Westpac's profit climbs 3% thanks to lower bad debts

Anoek De Groot/AFP/Getty Images

Westpac Banking Corp posted a 3% increase in first half cash profit on lower bad debt charges and a rise in fees and commissions.

Cash profit, which included one-time items, was $4.02 billion, up from $3.9 billion a year earlier, the company said. That met the consensus expectation of analysts.

Westpac’s results announced concludes the major Australian bank earnings, which revealed pressure on net interest margins and revenue growth while asset quality remained sound. Investors are also keeping an close eye on the bank’s mortgage portfolio amid a regulatory crackdown on lending and soaring home prices.

“The outlook for Australia remains positive overall, with GDP growth expected to be slightly above trend at 3% in 2017,” Westpac CEO Brian Hartzer said. “However, growth will remain mixed across the country.”

It declared an interim dividend of 94 cents a share, unchanged from a year earlier.

The earnings growth was led by the institutional banking business, which gained from higher markets income, lower impairment charges and costs. Mortgages grew by 6%.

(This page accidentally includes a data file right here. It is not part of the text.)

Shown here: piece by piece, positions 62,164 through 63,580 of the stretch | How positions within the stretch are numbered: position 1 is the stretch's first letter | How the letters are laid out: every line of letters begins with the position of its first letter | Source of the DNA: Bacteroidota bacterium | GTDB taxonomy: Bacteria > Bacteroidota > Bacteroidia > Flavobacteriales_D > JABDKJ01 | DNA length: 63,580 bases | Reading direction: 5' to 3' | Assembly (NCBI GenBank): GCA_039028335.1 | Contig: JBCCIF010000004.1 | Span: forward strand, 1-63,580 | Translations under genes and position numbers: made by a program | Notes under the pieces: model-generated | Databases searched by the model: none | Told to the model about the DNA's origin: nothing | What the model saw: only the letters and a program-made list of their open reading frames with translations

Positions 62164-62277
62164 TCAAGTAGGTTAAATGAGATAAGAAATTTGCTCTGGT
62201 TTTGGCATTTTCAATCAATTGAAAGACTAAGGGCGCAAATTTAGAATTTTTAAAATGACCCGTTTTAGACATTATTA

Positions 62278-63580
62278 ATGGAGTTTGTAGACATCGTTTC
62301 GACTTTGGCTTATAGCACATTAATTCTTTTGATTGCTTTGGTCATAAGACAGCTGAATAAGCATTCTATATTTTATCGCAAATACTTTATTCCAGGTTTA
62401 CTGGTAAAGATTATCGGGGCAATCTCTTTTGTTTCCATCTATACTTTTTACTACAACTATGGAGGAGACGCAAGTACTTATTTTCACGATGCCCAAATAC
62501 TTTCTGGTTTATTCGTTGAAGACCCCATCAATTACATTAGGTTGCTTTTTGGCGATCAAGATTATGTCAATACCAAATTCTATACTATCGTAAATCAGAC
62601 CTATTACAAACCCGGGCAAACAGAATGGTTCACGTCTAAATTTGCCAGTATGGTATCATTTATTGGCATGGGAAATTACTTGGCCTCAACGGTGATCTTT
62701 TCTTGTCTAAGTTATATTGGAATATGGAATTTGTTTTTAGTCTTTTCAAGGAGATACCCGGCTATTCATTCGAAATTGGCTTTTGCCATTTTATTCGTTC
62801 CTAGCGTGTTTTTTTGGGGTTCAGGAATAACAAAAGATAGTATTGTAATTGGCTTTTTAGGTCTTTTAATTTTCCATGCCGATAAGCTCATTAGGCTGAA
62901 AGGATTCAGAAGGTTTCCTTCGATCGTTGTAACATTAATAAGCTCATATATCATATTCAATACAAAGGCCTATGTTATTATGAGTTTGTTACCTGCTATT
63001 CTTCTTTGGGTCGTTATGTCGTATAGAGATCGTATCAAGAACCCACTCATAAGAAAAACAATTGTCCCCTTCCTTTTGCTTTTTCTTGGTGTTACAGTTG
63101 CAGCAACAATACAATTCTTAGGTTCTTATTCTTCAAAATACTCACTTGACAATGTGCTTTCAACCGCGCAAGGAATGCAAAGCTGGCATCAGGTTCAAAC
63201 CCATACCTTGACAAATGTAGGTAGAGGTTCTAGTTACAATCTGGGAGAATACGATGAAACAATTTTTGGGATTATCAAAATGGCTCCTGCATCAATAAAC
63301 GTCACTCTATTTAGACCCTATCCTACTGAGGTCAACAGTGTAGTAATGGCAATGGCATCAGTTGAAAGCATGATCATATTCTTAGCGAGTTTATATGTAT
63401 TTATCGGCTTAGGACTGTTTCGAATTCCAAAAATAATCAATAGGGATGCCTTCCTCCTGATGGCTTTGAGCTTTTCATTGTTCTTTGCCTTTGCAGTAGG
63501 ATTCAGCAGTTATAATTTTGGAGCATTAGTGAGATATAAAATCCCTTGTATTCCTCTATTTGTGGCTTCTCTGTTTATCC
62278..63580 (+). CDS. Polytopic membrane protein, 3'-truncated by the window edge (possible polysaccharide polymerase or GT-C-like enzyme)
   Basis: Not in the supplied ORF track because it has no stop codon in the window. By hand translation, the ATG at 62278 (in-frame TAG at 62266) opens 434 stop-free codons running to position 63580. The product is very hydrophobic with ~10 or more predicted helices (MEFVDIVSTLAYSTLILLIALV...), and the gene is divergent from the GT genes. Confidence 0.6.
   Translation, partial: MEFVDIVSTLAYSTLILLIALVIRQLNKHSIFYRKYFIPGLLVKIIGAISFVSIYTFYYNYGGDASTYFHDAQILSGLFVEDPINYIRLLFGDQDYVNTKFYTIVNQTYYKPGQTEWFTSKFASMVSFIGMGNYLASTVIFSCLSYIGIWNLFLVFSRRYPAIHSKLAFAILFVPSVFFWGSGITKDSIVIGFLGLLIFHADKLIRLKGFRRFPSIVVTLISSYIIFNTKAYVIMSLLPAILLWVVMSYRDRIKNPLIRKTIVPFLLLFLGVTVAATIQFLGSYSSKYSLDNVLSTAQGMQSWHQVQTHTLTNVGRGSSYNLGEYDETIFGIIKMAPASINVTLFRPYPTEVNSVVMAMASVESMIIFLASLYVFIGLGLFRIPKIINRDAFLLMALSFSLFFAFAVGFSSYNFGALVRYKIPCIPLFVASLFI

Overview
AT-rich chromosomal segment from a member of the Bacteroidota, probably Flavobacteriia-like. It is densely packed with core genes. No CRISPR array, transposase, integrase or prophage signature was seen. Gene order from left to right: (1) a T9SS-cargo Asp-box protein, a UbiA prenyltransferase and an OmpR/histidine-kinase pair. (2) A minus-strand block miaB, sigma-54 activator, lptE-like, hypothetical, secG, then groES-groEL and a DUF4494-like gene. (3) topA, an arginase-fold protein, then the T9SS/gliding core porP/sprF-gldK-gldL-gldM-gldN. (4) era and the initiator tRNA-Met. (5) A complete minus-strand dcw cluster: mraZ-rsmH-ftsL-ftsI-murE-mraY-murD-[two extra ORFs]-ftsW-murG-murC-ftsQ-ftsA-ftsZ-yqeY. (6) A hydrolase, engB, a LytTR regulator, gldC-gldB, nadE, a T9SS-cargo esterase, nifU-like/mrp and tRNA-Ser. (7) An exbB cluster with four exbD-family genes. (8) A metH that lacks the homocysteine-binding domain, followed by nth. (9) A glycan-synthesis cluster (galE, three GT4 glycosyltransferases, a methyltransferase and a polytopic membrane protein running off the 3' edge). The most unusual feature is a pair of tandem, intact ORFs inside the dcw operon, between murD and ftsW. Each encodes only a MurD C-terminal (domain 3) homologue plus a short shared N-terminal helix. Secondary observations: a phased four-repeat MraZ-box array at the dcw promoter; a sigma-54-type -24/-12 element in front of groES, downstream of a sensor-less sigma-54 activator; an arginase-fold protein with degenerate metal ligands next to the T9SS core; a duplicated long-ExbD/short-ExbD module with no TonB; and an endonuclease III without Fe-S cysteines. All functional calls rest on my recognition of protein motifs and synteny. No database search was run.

Net interest margins, a key measure of profitability, fell 7 basis points from a year earlier to 2.07% largely due to deposit competition.

The charge for bad debts fell 26% to $493 million, it said.

Expenses climbed 1% while revenue climbed at twice that rate.

Common equity tier 1 ratio, a measure of a bank’s ability to absorb future losses, rose to 10% from 9.5% six months earlier, Westpac said.

Asset quality remains sound Westpac said with mortgage arrears of 90 days or more “low by historical measures” and about 70% of customers ahead on their repayments.

“We remain positive about the Australian housing market, although we expect price growth to moderate through
2017,” CEO Hartzer said.

Australia’s central bank has warned of financial stability risk from rapid rise in household debt that has fueled the housing boom while in March the banking regulator tightened lending norms to protect the banks an depositors from any housing implosion.

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